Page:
The Republican Journal.
^ j ^ 80 = BELFAST, MAINE, THURSDAY, JULY 30, 1908._ NUMBER 31
^oSTof To-Days Journal.
,-lies..Transfers in Real Es
IIarbor Notes..The State
1 • New Feature at Northporl
i he shoe Situation.. .w ur
, ngton .Wedding Bells..Base
: the Granges .The K. ol
... ,n..The News of Belfast-.
,.... Democrats Bolt..Sawdust foi
; m*..Old-Time Seafarers..A
• .. Oop is Timber..He Knew
. a Wonderful Mother..Deli
i . spondence.. Bark Penob
; Spain The W reck of the
I), mi of Mrs. Bittenbender..
u se the Most Important
. rocodile..Maine’s Valua*
run in the Rain (poem)..
t ,ee Library. ______
i osfield Personals .Maine
p,, Watson Attacks Bryan...
items.The News ol
p»fc sc hooner Menawa-.Did the
jr4-i First-Class Navy or None.
• Regulations..Business and
tv Flat form... Literary News
fish Menace..Plans lor
, is Stockton Springs —
p. - ondence....Ship News...
. urrent.. Boru .Married.
■an vices at St Francis
. at 10 o’clock a. m.
, l speak at Poor’s Mills
D. in. All are cordial
. atists hold services in
street, every Sunday
, and Wednesday even
which all are cordially
morning service of the
church at the North
>unday morning next,
,;;o o’clock., Morning
Mr. Orlando Titliering
. rvice at Trinity Reform
lay at 2.30 p. m., with
,• ,1. G. Fagg, D. R., of
Reformed church of
inlay school immediately
Tayer meeting Thursday
eerj - ' 'uck
relational church will
_• the month of August,
is having his vacation,
ening prayer meetings!
usual. The topic for the
- “A Life Study,” Moses.
m•: • ■
First Methodist Epis
t t coming week will be as
it. 10.45 a. m., preaching
Albert E. Luce; at noon
K*ted by F. 1\ Blodgett,
..! unior Epworth League :
service, conducted by
i\, at 7.:*0 p. m., The Ep
.nal service. Thursday,
. devotional meeting. A
extended to all.
mtments at the Baptist
lows ■ Divine worship,
at 10.45, led by the pastor,
.airie; Sunday school at
ogam] short sermon by
'-unday evening. Giri’s
v evening in the church
’.v-r meeting Thursday
! ie seats are free and all
to the services of the
gave a very interest
ib: I in morning giving a
history of the church
\ ears or more, especial
;■ the close Of the first
..iitions were such in a
.: almost seemed as
i e church had come,
i.iug that period there,
. a> there has been all
•is far the Lord has led
id' this church as it was
ilie dark days of their
lor the next century
er, the church being
!i ise in the sacred word
vou” until the end.—
; y 24th.
IN REAL ESTATE.
transfers in real estate
v. a Ido county Registry of
ending July 27, 1908:
t, Frankfort, to Julia
buildings in Frankfort.
Belfast, to Milo M. Col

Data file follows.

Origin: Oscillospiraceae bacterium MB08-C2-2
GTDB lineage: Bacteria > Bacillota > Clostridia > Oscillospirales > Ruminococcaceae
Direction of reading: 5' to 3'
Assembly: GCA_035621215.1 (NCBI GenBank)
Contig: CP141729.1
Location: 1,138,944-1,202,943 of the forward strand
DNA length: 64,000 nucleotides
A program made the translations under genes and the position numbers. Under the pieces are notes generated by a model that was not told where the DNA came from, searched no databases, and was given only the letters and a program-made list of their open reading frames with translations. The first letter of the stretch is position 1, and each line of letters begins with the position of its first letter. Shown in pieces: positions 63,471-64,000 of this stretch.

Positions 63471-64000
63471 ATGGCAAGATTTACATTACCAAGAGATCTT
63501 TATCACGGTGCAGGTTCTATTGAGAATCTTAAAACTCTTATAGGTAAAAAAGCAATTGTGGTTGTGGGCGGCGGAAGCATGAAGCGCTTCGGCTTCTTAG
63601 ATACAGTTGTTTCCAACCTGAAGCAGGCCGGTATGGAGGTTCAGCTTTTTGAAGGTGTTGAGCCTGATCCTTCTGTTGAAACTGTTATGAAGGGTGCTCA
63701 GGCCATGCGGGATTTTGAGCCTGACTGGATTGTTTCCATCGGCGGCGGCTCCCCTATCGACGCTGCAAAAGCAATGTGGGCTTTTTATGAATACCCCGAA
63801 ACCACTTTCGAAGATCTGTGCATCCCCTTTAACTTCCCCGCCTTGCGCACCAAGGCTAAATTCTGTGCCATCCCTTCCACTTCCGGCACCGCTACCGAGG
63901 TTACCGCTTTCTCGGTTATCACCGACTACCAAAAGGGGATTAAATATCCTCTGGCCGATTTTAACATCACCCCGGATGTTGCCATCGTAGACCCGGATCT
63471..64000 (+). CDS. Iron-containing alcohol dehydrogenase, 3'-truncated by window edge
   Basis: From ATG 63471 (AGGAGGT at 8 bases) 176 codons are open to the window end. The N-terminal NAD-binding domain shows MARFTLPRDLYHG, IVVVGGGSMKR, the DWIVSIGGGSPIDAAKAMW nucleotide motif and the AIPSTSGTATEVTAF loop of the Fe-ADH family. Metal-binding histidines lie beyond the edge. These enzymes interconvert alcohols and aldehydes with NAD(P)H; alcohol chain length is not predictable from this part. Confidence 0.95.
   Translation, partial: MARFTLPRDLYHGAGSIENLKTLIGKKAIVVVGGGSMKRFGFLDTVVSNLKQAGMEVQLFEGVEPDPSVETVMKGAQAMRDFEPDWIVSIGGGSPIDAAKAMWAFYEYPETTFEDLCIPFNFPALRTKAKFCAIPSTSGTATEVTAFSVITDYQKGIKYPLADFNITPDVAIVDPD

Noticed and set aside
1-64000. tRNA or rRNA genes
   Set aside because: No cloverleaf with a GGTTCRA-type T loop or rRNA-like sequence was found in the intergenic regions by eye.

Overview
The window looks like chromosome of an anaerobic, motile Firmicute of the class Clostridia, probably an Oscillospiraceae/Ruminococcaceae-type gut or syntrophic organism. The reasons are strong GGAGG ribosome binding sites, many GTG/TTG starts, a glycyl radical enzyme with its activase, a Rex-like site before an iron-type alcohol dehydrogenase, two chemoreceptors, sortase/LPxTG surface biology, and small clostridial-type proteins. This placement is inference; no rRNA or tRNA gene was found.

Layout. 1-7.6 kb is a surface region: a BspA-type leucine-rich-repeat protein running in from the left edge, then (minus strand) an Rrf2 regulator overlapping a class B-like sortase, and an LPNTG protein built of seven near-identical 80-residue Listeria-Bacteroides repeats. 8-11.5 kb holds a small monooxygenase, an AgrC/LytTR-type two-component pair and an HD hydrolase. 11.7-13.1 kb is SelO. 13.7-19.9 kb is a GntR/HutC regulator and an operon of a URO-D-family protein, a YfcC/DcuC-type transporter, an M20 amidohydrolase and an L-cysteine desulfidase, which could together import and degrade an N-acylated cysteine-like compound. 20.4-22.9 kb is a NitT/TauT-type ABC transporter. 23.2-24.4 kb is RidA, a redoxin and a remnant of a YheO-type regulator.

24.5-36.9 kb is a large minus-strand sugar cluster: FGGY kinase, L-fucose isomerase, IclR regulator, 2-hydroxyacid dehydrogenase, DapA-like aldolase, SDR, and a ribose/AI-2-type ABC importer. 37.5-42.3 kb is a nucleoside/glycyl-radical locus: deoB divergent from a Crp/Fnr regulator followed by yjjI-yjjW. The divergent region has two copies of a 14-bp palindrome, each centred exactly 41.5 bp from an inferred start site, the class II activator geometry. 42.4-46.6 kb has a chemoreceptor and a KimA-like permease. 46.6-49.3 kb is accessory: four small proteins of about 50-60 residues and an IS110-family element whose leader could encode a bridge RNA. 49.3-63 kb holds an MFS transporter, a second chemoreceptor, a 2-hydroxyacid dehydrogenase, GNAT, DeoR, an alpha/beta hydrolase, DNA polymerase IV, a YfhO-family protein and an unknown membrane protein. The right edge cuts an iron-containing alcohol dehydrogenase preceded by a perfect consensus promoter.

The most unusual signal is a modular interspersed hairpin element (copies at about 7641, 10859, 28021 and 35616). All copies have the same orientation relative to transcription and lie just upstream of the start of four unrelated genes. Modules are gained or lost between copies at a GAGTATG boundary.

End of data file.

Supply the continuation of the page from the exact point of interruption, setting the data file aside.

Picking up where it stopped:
»in, Orrington, to Mich
al., Stockton Springs;
i. Frankfort, to Edwin R.
•f in Frankfort.
f . Prospect, to Ellen J.
. land in Prospect.
t| ertson, Bar re, Vt., to
• i als., Belfast; land and
, Frankfort,to Michael
. do.; land and buildings
11 ■■ ' t
*1 fast, to .John u . Kini
imildings in Swanville.
1 , t als., Belfast, to Gluts.
i in Belfast.
Ass’n, by President,
• Andrews, et al., Stock
d:; i*>eai sport.
* Representative Liew
of Congress frcm the
'«-t, and governor of the
"ti, died at his summer
o'clock Tuesday morn
i:'.. 1 Aed an illness lasting
hen Mr. Powers was
hington for his winter
iu -Mass., by an attack of
a -ht’s disease developed,
f, ' •:!; heart trouble reuder
! '-linns. He improved
M.ty 4th returned to
’ four days after he had
g1 renominated for Con
ins condition became
unconscious for almost
- death on Tuesday.
'■•'ate Fair Paces.
gi , raced on the fail
, ■'••ept. 7, 8, 9 and 10, at
• > of the Maine State
out by the secretary
j i! red than ever before
tugust 15th. All races
■ind and the Provinces
2 '"S race program:
. $400 0<
\ 400 0(
. 400 Of
. 500 Of
. 600 0(
and trot (hopples
'day and Wed
Kj»nd 9, purses. 200 CK
' ,Ii three.)
J1 ^ / ihchardson of the four
I -Medford came from Haiti
\ ; M v- ill stop at home a trip
II knl having charge of hi:
^ some time since th<
fC' uiuch with us and hit
Ii-fi , ', Pleased that he has finally
u , well earned arid uudouht
feiigt-, • ded vacation.—Deer Isle Mes
New Feature at Northport Campground.
A Mauy aided Divine From Jerusalem will
Hold an Upon Parliament on the Life of
Christ in the Camp Meetings.
The District Superintendents, Rev’s. H. B.
Haskell aud John W. Hatch,and Rev. A. E.
Luce, have succeeded in securing the ser
vices of Rev. John B. Kaloria, who was
born and raised in the lloly City of Jeru
salem aud has a Methodist pastorate iu
Vermont. He will be at the Littleton,
Northport and Jacksonville Campgrounds
and conduct Bible conferences on some
important incidents in the Life of Christ,
which is his specialty. Mr. Kaloria has
been called “the living polyglot,” as he is
conversant with a good many languages;
“the living Bible concordance and cyclo
pedia” because he is not only familiar witli
the Old and New Testaments but quotes